The Exe Estuary is one of the most highly designated sites in the Southwest and is protected for its globally important wildlife and habitats. The estuary is a feeding and breeding ground for thousands of birds, supporting internationally important populations such as Redshank, with Exminster one of only two places in Devon where they breed.
Since 2018, two wildlife refuges have protected water birds on the Exe Estuary. The Exmouth Local Nature Reserve wildlife refuge operates from 15 September to 31 December every year. The Dawlish Warren National Nature Reserve wildlife refuge operates all year round.
The Exmouth Wildlife Refuge protects a large eelgrass (Zostera spp.) bed on mudflats within Exmouth Local Nature Reserve, stretching from the Duck Pond, up towards Lympstone. Eelgrass is the main food plant for over-wintering species such as Dark-bellied Brent Geese and Wigeon and is the most nutritionally dense food these species can consume.
The Dawlish Warren Wildlife Refuge protects an area of saltmarsh, inter-tidal mudflats, and the most important high-tide roost on the lower estuary. At low tide, when the mudflats are exposed, the Refuge provides rich feeding grounds for waders and wildfowl, including Curlew, Redshank, Bar-tailed Godwit and Greenshank. At high tide, Oystercatcher, Dunlin, and Grey Plover, find shelter on ‘hide island’ and ‘finger point’.
To ensure that birds can rest and feed in this area undisturbed, we ask that everyone avoid entering the Dawlish Warren Refuge all year round, at all tidal states.
Birds rely on a safe space to rest at high tide when their food source is unavailable. The closer this is to their source of food, the better for conserving energy, especially during the cold winter months.
Migratory birds need to rest and refuel when they arrive at their wintering grounds, they spend their time here building up energy-reserves for migration and to ensure they are at their fittest for the breeding season. If they are not well rested and fed, they may not have the energy to breed successfully, leading to population decline.
Some human activities can disturb birds from their natural behaviour. Sadly, we often cause bird disturbance without even realising.
It’s difficult to advise a safe distance to observe shore birds – the proximity at which disturbance occurs depends on a number of factors – whether there is a history of disturbance at that site, on flock size and species, acclimatisation and weather conditions all contribute to how tolerant flocks are.
Before birds take flight, signs they are stressed about your proximity can include:
- they will stop feeding, or become alert if previously resting, and all look in the direction of the preserved threat.
- alarm calls from individuals or an increase in volume across the flock.
- swim or if on the shore, move away.
- once distance between you and them becomes too little they will take flight as a last resort.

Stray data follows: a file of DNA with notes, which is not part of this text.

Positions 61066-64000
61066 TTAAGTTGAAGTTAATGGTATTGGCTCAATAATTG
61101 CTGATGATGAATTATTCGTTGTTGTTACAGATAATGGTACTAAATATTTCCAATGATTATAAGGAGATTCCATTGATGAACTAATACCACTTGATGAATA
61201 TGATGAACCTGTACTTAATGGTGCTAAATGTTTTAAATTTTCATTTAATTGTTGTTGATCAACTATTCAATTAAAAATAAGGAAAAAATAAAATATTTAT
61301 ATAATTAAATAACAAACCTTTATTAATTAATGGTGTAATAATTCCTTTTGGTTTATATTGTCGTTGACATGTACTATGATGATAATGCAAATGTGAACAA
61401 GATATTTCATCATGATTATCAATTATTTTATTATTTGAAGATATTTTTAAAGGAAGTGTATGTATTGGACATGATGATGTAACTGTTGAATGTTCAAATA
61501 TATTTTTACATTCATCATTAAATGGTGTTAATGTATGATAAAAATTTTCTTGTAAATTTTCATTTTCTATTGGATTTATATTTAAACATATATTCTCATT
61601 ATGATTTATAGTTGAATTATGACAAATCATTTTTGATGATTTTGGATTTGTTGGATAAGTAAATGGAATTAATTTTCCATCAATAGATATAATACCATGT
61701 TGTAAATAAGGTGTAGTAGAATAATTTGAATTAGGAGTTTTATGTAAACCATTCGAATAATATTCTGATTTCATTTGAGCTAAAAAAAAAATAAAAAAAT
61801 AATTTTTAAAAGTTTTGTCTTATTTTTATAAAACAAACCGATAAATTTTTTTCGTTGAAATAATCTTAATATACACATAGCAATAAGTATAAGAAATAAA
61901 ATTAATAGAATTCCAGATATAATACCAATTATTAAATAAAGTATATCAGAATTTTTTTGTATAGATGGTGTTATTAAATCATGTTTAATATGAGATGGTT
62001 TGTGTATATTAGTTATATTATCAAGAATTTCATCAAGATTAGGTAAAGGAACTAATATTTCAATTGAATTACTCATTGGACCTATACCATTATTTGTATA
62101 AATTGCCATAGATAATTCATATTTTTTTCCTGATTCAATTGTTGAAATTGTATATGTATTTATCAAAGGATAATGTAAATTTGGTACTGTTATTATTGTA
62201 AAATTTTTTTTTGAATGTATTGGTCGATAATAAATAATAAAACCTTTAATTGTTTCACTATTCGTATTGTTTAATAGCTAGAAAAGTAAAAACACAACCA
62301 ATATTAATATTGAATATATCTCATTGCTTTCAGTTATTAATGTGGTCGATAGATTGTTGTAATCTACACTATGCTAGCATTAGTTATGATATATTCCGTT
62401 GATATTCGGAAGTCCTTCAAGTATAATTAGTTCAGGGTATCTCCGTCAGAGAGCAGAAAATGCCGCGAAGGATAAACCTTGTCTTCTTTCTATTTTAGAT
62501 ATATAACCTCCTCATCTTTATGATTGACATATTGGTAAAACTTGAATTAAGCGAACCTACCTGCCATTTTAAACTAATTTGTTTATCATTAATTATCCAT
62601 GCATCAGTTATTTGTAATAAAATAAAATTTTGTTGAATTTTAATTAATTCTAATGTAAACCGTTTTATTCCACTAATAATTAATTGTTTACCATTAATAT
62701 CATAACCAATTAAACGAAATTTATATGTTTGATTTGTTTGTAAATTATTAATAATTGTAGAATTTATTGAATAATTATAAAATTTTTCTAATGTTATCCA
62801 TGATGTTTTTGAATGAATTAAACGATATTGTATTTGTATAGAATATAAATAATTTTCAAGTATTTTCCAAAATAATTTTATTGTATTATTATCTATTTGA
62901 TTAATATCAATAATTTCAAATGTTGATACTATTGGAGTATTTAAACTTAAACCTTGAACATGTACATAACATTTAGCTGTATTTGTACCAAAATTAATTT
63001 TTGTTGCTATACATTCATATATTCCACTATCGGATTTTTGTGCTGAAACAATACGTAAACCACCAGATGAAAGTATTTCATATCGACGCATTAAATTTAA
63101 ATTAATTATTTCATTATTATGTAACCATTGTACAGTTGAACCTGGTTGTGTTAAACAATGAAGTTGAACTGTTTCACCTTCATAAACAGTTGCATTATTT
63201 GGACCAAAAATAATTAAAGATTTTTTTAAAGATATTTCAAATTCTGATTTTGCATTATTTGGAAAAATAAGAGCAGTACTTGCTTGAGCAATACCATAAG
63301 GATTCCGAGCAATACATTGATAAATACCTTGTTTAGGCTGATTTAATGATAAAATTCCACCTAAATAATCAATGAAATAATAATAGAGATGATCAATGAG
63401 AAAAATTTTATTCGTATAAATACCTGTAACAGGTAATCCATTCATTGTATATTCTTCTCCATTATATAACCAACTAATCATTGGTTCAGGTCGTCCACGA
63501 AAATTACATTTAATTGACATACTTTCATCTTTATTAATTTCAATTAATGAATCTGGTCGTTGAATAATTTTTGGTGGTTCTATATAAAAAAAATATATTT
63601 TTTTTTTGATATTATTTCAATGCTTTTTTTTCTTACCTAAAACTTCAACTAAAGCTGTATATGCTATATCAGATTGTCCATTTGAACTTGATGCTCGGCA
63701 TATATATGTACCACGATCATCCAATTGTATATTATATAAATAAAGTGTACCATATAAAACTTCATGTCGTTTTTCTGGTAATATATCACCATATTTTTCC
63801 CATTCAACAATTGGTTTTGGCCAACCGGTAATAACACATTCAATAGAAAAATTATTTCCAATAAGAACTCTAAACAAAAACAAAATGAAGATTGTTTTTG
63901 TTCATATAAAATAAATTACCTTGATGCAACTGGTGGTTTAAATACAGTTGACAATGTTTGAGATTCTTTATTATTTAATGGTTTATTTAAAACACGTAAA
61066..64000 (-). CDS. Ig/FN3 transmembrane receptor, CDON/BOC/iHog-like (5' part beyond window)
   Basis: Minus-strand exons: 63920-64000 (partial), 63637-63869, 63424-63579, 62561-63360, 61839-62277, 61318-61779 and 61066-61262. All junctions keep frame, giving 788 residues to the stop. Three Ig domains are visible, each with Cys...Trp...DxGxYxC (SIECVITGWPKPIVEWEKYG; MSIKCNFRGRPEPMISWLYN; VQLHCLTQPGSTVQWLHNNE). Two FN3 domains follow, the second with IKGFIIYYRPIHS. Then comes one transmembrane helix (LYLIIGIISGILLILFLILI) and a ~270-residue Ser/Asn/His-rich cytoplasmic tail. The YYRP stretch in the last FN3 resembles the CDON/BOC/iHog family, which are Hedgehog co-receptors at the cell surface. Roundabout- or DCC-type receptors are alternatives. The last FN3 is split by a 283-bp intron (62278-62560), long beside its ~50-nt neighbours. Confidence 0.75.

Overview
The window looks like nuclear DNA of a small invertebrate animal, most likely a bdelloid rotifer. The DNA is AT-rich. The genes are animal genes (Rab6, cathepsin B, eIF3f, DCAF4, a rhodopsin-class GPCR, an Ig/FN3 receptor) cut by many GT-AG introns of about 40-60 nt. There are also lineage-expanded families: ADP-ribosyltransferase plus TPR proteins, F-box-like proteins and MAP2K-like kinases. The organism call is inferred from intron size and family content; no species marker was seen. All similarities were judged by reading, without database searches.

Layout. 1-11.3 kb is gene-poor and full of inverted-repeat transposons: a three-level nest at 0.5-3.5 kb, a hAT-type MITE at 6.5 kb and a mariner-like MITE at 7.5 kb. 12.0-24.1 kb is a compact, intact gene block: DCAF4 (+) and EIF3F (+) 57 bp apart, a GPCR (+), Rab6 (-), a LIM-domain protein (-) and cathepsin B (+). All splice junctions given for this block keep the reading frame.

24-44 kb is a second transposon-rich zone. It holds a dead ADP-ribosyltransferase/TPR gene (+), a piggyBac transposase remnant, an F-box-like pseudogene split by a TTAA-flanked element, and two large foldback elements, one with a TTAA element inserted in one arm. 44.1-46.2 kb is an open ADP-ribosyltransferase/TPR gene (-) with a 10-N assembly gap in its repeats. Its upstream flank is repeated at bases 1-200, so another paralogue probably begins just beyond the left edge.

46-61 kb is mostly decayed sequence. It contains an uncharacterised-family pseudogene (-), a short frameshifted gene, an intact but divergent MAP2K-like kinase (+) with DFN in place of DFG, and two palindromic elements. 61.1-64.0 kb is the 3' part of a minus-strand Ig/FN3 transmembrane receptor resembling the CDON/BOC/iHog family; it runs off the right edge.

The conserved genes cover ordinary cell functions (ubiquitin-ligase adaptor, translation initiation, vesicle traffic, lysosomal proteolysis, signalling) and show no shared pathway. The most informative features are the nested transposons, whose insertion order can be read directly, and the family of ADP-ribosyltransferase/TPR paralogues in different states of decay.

When birds are disturbed, they stop feeding or resting and may even fly away. Over time, with repeated disturbance, the energy lost can affect their fitness and survival.
We welcome you to visit the Exe Estuary and please consider your impact on the wildlife you are hoping to observe. Birds are especially sensitive to disturbance and repeated disturbance can threaten their survival.
For these reasons, collecting disturbance reports from the public and local groups is so important, and can help us support the monitoring of the refuges. The data we collect through our new wildlife disturbance form will be stored within the Exe Estuary Management Partnership database but will be shared with our partners and the South East Devon Habitat Regulations Partnership (SEDHRP) to support the ongoing management of the designated sites.
If you have witnessed a disturbance incident, you can now fill out our wildlife disturbance form. It is important that public reports of disturbance are as detailed as possible (as per the attached form) because verbal (or emailed) reports that don’t contain this detail can be dismissed under scrutiny as largely anecdotal and therefore, unverifiable.
This form has been developed as a partnership between the Exe Estuary Management Partnership, South East Devon Habitat Regulations Partnership, Natural England, RSPB, and Footprint Ecology, which maintains consistency with the established monitoring of the refuges. This includes recording instances whereby people enter the refuge(s) but there is no observable disturbance (recorded as either ‘No Response’ or ‘Alert’). The form also contains guidance notes and local maps.
We would appreciate you completing as much of the form as possible, but there is no expectation to fill out all sections if you do not have the information to do so.